If there’s something we can recall about Vancouver teams from the recent past in their playoff losses to Chicago it’s how they always seemed to fall apart mentally against the Blackhawks. While Chicago found ways to frustrate them with their play on the ice and doing lots of chirping to get the Canucks to respond with dumb penalties or poor play, this year’s Canucks team has had a brand of cool about them that gives them a sort of Zen feel to their game, especially after their comeback win in Game 2 against Boston to take a 2-0 lead in the Stanley Cup finals.
No more do we see Roberto Luongo throwing his defensemen to the wolves after a bad loss nor do we see the harsh acting out from Alex Burrows and Ryan Kesler. These Canucks are calm, cool, and collected and there’s a good reason for that. Vancouver’s getting the assistance of a Boston University professor and sports psychologist to help them better prepare.
“We try to quantify everything, measure stuff as well as we can,’’ Zaichkowsky said. “There are some things that are hard to measure, but it’s hard to argue with the success of the team. You can’t make attributions to any one thing. I think it’s a lot of things, starting with getting good players and good coaches and then we try to add value in everything that we do, in preparation and in their playing.’’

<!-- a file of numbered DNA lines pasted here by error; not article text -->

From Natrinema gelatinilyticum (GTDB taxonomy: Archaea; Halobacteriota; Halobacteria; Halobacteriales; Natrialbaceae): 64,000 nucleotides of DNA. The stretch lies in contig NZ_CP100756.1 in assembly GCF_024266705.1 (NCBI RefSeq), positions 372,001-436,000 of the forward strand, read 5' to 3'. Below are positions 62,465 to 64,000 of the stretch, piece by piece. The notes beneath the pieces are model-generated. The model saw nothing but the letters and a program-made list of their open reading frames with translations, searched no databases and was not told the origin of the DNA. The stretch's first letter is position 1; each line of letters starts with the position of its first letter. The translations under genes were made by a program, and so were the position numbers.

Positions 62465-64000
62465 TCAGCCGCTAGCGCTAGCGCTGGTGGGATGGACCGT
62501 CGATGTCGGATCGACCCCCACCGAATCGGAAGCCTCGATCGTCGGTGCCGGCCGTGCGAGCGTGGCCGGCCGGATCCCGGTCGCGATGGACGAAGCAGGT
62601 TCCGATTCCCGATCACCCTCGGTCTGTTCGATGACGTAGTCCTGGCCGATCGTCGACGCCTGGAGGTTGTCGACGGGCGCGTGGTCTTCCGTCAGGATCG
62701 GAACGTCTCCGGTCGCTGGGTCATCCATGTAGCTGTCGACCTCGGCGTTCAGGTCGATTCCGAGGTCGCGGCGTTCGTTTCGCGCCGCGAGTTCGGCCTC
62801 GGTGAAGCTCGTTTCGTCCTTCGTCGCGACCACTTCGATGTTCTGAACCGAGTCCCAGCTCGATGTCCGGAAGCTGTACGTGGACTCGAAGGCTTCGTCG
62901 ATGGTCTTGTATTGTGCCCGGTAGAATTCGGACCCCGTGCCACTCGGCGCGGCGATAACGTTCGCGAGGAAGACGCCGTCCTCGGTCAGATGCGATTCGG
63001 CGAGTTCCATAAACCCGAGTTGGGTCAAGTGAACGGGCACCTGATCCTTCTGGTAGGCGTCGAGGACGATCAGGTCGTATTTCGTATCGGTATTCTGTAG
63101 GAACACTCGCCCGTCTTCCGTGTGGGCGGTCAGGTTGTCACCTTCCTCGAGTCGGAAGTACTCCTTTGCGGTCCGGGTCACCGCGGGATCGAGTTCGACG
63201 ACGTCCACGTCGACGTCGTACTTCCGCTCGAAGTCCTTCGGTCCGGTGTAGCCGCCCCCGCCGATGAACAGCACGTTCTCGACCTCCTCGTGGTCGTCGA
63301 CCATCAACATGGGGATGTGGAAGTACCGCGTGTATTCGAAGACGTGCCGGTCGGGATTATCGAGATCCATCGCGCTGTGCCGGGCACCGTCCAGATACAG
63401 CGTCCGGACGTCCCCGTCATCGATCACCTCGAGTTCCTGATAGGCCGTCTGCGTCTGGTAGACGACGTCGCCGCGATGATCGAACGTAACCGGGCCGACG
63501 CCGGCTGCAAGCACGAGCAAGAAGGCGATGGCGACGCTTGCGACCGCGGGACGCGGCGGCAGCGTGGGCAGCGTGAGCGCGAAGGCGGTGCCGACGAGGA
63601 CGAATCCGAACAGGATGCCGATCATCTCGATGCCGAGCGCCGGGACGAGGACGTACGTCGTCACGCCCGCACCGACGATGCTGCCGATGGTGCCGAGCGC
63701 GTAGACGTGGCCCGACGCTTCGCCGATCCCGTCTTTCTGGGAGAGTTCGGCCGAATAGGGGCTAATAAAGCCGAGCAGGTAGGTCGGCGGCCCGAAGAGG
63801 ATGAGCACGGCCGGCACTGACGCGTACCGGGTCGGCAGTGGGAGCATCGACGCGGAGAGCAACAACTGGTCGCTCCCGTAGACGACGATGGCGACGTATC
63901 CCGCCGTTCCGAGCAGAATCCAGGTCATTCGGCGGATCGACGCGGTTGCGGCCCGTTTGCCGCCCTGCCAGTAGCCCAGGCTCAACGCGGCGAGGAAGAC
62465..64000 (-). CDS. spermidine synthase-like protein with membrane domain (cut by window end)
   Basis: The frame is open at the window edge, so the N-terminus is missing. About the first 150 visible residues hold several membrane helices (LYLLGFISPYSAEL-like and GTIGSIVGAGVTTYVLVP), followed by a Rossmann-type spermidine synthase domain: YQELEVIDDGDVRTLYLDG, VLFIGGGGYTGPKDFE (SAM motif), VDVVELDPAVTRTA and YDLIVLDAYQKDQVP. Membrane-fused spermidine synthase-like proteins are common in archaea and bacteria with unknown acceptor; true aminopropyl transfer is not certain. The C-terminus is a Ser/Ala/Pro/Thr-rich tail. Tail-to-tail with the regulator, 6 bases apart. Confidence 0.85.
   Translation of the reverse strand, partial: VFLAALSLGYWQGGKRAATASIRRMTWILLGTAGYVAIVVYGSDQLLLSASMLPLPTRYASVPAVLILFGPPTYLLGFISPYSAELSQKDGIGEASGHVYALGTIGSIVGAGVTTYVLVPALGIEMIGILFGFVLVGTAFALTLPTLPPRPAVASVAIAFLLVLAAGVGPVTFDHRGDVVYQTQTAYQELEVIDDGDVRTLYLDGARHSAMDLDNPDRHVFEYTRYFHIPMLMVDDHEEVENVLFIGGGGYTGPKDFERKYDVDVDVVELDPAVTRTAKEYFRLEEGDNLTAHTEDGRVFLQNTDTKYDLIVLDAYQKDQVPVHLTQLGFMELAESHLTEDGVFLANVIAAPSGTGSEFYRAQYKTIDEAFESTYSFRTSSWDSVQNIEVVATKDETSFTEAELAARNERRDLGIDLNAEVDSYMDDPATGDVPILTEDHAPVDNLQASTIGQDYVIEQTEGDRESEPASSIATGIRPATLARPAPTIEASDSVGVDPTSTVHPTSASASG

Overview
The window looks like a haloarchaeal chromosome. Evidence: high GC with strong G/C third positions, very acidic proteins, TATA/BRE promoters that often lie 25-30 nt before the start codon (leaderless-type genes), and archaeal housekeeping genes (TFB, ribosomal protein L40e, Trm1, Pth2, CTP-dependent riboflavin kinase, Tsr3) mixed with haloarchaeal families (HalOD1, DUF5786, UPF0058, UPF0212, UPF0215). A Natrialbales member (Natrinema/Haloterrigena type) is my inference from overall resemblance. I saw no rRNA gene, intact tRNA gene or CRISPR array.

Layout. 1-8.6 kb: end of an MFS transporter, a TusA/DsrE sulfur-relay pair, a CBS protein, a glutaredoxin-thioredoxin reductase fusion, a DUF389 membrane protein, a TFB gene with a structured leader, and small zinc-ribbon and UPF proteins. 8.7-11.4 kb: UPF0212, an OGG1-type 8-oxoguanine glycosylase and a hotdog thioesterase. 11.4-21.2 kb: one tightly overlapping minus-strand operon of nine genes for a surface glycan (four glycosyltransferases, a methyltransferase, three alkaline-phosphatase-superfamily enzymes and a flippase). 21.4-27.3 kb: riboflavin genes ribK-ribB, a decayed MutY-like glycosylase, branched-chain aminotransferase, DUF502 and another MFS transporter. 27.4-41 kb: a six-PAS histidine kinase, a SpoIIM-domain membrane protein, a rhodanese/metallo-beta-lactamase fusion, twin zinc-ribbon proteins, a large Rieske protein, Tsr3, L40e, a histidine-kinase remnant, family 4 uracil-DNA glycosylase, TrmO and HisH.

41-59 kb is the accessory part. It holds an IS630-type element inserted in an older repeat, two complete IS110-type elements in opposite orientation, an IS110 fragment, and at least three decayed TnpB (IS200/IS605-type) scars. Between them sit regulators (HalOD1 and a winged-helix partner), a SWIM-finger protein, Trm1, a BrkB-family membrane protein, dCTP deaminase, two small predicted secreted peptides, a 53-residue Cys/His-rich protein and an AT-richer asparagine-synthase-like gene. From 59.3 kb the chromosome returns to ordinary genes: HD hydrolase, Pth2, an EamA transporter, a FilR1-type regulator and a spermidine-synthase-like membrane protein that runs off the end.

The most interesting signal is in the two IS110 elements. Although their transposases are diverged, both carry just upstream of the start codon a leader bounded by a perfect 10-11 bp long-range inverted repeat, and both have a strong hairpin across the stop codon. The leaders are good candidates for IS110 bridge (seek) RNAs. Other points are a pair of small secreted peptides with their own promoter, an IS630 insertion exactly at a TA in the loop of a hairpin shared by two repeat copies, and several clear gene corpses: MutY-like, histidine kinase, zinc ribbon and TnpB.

Much of the work Zaichkowsky does is making sure players know “the importance of total preparation in both mind and body.’’ It’s something, he said, that is always talked about, but is not always done. It’s his job to change that.
This kind of in depth attention to detail can be key and Zaichkowsky’s work has clearly paid off this year for Vancouver. The Canucks aren’t as distracted by things these days and it’s obvious. Even the Alex Burrows biting situation didn’t force the Canucks to change their demeanor or how they’ve prepared for the series. With that sort of circus surrounding the team, it’d be easy to lose your focus but the Canucks have stayed strong no matter what. Should the Canucks go on to win the Stanley Cup giving Zaichkowsky a Stanley Cup ring would be more than worth it.
Flames keep showing life, Stars stumble once again
If you think the Dallas Stars are struggling because of defense more than anything else, then you’ll make sure to keep the video above “on file.”
There Kari Lehtonen was, helpless on a 2-on-0 rush for the Calgary Flames, which Johnny Gaudreau finished with calm and ease. For some, that goal is the symbol of the Stars’ season.
Either way, it was a painful goal in the Flames’ 2-1 win against the Stars. Calgary won despite Dallas firing 30 shots on goal versus the Flames’ 20.
One team climbing, the other stumbling
With that, the Flames are now on a four-game winning streak. Since falling to 5-10-1 on Nov. 12, the Flames have gone 9-3-1 in their last 13 games, pushing them to 14-13-2 overall. Gaudreau coming back is the icing on the cake after Chad Johnson really took charge of the Flames’ top job.
During a similar span, the Stars can’t seem to get it together. Dallas stood at 6-6-3 after beating the Oilers 3-2 on Nov. 11. They’re now 10-11-6, essentially standing in place as a .500 team.
Dallas can’t seem to get momentum going, a thought that might have left them envious of the team on the other end of the ice on Tuesday.
On Tuesday, it wasn’t just about Jack Eichel vs. Connor McDavid. Instead, it was a clash between a fleet of young scorers who were in their prime, with the Buffalo Sabres coming up on top against the Edmonton Oilers.